It is the tercentenary of Samuel Johnson's birth this year (for you non Latinists, that's from 'tertius', meaning "third," and 'centus', meaning "a hundred." So that's the 300th anniversary). Johnson was a fascinating literary figure who dominated the 18th century English literary world. Here is a great review of two new books on Johnson from the New Criterion:
As time goes by, it generally softens asperities in the character of men and women from the past. We have quite a cuddly image of Ben Franklin, but to those who met him he could seem truculent and abrasive. Something rather different has happened in the case of Samuel Johnson. He used to be presented as a formidable figure—an overbearing literary potentate, if not a clubroom bore whose table you would avoid in the dining room. People thought him domineering and arrogant, qualities reflected in his nickname “the Great Cham.” Oldstyle British actors gave him a plummy upper-class bark, even though the evidence showed that he spoke with a strong Midlands accent, not too far from the nasal intonation you can hear on the streets of Birmingham today.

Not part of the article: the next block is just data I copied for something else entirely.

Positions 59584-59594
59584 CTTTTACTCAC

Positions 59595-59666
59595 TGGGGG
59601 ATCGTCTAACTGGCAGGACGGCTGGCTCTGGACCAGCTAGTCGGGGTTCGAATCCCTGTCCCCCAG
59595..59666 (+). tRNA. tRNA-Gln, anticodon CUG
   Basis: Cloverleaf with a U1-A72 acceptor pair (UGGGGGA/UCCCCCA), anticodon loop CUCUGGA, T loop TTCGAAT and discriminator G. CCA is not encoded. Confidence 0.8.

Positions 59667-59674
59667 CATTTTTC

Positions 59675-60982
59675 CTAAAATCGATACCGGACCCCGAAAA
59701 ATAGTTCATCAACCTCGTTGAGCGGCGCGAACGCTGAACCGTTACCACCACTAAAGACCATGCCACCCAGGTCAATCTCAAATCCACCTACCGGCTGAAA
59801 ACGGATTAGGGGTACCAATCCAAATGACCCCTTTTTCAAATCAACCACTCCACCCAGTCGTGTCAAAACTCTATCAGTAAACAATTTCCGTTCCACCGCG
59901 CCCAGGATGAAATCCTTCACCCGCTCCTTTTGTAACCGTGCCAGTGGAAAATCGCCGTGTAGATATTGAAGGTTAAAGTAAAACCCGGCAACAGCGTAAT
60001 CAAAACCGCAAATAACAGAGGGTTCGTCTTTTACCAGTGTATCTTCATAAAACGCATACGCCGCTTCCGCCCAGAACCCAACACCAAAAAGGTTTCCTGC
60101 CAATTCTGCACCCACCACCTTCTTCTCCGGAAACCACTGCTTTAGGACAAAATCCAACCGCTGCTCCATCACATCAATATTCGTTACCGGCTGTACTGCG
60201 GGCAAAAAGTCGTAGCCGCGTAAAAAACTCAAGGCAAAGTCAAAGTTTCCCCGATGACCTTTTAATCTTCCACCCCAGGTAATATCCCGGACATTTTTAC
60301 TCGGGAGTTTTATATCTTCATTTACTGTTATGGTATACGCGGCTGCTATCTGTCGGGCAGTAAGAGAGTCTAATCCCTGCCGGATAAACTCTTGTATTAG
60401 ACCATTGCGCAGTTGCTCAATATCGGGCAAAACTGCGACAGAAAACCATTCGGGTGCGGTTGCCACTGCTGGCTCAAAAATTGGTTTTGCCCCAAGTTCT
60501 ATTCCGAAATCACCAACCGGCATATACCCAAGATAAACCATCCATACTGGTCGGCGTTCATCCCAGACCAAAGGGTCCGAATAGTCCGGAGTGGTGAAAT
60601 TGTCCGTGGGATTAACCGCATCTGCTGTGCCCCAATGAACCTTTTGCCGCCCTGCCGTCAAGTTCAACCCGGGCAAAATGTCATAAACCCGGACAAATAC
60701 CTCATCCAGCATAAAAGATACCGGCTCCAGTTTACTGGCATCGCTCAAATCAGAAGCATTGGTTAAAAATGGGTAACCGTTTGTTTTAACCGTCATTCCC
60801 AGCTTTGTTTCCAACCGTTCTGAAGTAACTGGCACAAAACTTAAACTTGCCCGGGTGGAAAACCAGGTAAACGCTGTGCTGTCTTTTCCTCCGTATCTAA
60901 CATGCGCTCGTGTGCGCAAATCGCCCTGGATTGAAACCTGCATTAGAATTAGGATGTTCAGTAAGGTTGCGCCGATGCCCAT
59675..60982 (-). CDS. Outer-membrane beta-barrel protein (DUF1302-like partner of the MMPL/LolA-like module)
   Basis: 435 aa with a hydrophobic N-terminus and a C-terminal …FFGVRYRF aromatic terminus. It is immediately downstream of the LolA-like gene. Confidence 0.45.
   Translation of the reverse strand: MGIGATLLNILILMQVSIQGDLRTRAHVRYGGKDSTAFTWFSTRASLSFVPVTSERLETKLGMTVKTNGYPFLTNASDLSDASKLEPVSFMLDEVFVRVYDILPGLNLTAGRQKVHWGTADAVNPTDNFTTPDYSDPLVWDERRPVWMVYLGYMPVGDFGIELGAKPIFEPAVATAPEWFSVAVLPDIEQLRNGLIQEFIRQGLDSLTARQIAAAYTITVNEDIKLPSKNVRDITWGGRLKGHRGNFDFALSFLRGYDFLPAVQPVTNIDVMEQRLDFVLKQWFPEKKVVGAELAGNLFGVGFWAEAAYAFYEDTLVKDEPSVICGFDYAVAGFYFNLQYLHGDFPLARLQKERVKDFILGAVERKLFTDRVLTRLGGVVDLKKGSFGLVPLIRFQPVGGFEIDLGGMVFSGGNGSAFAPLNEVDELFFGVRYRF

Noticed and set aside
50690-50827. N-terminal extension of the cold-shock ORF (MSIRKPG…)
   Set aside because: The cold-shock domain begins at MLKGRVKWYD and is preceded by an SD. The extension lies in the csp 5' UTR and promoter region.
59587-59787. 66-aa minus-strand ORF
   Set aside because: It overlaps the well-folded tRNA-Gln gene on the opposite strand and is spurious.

It has all changed dramatically in the last half-century. In fact, the shift has its roots even further back, in an essay by an outstanding scholar from Berkeley, first published in 1944. Bertrand Bronson’s study “Johnson Agonistes” set the agenda for much of what has come out in recent decades, together with work by other writers emphasizing the “perilous balance” that Samuel maintained in his psychic health. It is not surprising, then, that a sense of internal conflict pervades these new versions of Johnson’s life—the first two, but not the last, of a crop of biographies marking the tercentenary of his birth in this year.
Read the rest here.